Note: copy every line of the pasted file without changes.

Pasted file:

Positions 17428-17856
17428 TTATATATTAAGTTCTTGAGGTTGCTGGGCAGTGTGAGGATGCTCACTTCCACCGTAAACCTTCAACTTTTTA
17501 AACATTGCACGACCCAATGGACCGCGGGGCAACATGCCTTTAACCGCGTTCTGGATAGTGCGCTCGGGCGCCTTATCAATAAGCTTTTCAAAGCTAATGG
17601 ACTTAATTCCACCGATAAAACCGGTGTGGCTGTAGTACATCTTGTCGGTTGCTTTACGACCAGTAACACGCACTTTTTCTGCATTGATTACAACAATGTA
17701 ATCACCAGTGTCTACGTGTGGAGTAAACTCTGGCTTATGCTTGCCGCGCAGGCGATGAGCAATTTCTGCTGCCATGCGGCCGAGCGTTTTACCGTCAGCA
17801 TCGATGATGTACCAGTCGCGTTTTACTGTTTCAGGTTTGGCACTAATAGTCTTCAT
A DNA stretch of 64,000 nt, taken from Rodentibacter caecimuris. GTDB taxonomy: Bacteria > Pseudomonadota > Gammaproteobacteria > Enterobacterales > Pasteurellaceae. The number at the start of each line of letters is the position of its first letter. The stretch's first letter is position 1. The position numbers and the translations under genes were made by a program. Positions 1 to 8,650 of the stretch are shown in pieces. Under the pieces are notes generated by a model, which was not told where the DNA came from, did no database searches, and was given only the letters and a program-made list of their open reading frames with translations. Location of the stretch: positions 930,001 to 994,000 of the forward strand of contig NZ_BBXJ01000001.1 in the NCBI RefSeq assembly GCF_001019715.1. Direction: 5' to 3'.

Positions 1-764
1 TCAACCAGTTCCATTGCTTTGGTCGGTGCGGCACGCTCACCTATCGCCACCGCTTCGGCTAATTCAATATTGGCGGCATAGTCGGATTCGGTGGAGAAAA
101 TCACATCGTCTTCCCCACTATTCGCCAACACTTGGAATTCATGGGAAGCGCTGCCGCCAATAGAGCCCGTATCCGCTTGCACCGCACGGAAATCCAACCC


Positions 17428-17856
17428 TTATATATTAAGTTCTTGAGGTTGCTGGGCAGTGTGAGGATGCTCACTTCCACCGTAAACCTTCAACTTTTTA
17501 AACATTGCACGACCCAATGGACCGCGGGGCAACATGCCTTTAACCGCGTTCTGGATAGTGCGCTCGGGCGCCTTATCAATAAGCTTTTCAAAGCTAATGG
17601 ACTTAATTCCACCGATAAAACCGGTGTGGCTGTAGTACATCTTGTCGGTTGCTTTACGACCAGTAACACGCACTTTTTCTGCATTGATTACAACAATGTA
17701 ATCACCAGTGTCTACGTGTGGAGTAAACTCTGGCTTATGCTTGCCGCGCAGGCGATGAGCAATTTCTGCTGCCATGCGGCCGAGCGTTTTACCGTCAGCA
17801 TCGATGATGTACCAGTCGCGTTTTACTGTTTCAGGTTTGGCACTAATAGTCTTCAT
A DNA stretch of 64,000 nt, taken from Rodentibacter caecimuris. GTDB taxonomy: Bacteria > Pseudomonadota > Gammaproteobacteria > Enterobacterales > Pasteurellaceae. The number at the start of each line of letters is the position of its first letter. The stretch's first letter is position 1. The position numbers and the translations under genes were made by a program. Positions 1 to 8,650 of the stretch are shown in pieces. Under the pieces are notes generated by a model, which was not told where the DNA came from, did no database searches, and was given only the letters and a program-made list of their open reading frames with translations. Location of the stretch: positions 930,001 to 994,000 of the forward strand of contig NZ_BBXJ01000001.1 in the NCBI RefSeq assembly GCF_001019715.1. Direction: 5' to 3'.

Positions 1-764
1 TCAACCAGTTCCATTGCTTTGGTCGGTGCGGCACGCTCACCTATCGCCACCGCTTCGGCTAATTCAATATTGGCGGCATAGTCGGATTCGGTGGAGAAAA
101 TCACATCGTCTTCCCCACTATTCGCCAACACTTGGAATTCATGGGAAGCGCTGCCGCCAATAGAGCCCGTATCCGCTTGCACCGCACGGAAATCCAACCC